Clarke McGrath, Crops Field Specialist, Southwest
Sulfur is an essential crop nutrient that is often marketed as a component of fertility programs by fertilizer dealers to clients in the hope that it will increase yields. ISU data, as well as data from other midwest Land Grant Universities, shows little, if any benefit to the addition of S to a fertilizer program. While the midwest data is useful, growers and dealers both request more "localized" data to base decisions on. With an average cost of over $4 per acre for S fertilization, dealers and growers need unbiased, research based information they feel comfortable with in order to decide whether or not to apply S fertilizer to their crops.
Over the last 5 growing seasons, with the cooperation of several local ag chem dealers, growers and seed companies, I have had a total of 21 plots evaluating corn/bean response to S fertilization. Plots have been in a corn/bean rotation, under various tillage systems, including no-till. Results of the research have been shared with clients in southwest Iowa through meetings, publications and email updates.
Although extractable S levels in the 0-6" depth at over 1/2 the sites were lower than the reported 10ppm critical level (Hoeft, et al.), there have been no economic responses to the S applications in yields for corn or soybeans. This is consistent with findings from earlier ISU research by state fertility specialists such as Drs. Killorn, Mallarino and Sawyer. In an evaluation of this information, several ag chem dealers and growers were asked to share if, and how, they have used this research work to adjust their S fertilizer applications. Results were compiled and indicated that approximately 9500 acres of crop land that had received regular S applications previously to this research work being shared were no longer having S applications made to them. While this is a small sampling of area clients, for these growers the savings have been over $40,000. This work will continue with various S sources and application methods.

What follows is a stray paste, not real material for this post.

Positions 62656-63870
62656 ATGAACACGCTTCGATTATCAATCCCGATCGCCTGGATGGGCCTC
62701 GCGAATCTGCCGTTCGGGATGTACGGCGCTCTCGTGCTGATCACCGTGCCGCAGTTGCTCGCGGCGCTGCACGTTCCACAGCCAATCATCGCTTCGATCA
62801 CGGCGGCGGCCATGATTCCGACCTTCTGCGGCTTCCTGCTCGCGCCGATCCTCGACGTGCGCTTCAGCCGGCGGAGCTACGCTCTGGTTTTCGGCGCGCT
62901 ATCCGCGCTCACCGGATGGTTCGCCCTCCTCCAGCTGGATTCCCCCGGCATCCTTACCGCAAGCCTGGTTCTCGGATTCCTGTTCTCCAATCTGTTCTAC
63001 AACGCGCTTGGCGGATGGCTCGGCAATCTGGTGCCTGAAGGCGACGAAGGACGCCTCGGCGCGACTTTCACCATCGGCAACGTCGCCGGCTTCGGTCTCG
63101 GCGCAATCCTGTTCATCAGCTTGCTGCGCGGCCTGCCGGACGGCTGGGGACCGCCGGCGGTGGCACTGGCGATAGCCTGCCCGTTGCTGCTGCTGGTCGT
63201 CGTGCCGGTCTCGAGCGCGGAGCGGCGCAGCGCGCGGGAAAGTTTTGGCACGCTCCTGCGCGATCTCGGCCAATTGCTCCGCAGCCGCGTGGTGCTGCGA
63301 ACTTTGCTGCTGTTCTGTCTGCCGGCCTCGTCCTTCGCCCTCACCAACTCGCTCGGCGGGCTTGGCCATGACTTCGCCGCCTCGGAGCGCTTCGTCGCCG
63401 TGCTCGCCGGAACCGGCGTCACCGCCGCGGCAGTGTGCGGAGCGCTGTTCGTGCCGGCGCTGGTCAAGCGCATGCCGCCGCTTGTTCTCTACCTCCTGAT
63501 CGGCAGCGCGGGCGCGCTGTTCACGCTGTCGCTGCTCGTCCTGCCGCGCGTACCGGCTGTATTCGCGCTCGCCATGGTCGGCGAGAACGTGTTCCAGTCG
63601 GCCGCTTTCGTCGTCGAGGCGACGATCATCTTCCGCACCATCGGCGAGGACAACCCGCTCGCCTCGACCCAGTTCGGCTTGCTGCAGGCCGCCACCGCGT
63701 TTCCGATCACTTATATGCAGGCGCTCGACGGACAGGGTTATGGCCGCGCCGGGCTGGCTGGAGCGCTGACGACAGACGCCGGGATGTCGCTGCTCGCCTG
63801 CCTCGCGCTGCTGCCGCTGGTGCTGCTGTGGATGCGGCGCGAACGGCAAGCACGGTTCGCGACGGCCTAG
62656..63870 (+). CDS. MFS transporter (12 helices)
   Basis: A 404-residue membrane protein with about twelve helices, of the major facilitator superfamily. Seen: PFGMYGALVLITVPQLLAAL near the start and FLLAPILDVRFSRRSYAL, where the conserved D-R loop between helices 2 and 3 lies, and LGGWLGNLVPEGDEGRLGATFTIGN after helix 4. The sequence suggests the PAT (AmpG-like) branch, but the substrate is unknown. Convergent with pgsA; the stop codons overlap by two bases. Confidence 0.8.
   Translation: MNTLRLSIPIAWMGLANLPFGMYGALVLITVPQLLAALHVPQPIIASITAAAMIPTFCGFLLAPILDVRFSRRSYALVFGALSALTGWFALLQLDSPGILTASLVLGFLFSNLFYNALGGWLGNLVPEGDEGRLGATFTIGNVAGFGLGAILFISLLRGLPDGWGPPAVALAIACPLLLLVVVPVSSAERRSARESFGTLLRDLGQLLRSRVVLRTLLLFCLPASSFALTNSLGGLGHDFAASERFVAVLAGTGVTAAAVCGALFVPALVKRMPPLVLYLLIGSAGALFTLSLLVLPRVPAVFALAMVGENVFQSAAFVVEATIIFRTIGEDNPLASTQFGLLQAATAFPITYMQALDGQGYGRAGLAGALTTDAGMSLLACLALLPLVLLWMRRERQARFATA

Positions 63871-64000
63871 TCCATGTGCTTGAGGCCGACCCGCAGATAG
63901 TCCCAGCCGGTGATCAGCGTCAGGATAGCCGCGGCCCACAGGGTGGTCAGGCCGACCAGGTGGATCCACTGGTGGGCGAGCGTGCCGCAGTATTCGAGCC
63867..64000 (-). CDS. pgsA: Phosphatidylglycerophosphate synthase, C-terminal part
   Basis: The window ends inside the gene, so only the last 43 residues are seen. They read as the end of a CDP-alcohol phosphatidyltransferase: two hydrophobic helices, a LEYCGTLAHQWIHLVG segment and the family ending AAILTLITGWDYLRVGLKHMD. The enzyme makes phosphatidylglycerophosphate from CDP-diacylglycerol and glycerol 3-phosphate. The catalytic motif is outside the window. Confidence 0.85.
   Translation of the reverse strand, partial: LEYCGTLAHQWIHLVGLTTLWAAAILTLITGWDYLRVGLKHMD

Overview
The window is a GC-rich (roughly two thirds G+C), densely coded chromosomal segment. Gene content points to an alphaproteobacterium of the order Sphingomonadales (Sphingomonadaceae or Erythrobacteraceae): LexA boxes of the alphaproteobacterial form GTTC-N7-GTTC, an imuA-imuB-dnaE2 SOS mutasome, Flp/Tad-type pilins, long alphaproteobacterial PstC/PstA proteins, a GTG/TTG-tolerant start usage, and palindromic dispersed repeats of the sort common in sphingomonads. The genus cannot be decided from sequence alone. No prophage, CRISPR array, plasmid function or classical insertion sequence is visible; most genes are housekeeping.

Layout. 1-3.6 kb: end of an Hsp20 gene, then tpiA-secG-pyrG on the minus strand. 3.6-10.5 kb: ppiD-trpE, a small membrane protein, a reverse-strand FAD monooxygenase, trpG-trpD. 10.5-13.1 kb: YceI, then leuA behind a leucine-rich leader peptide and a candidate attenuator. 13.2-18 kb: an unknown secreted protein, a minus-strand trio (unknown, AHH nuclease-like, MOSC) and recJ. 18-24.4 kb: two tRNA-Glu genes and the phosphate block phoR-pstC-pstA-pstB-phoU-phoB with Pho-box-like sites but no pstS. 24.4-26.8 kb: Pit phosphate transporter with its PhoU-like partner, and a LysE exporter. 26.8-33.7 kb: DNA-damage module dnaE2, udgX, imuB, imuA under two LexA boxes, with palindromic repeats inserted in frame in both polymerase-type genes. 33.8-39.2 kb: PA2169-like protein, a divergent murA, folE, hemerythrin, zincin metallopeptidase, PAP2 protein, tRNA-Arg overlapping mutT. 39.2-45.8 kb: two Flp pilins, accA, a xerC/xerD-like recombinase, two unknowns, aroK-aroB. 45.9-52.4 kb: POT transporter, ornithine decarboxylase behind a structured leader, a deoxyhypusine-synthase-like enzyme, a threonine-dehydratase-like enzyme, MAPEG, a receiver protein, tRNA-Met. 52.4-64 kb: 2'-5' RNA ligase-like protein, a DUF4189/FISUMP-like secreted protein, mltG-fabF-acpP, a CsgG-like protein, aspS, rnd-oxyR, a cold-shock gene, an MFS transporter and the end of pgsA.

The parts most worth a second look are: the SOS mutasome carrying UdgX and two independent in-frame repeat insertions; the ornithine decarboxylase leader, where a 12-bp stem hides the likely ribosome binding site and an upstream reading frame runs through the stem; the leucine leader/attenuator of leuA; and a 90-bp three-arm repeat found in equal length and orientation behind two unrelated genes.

February 3, 2006
103 - Nutrient Management
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July 8, 2006
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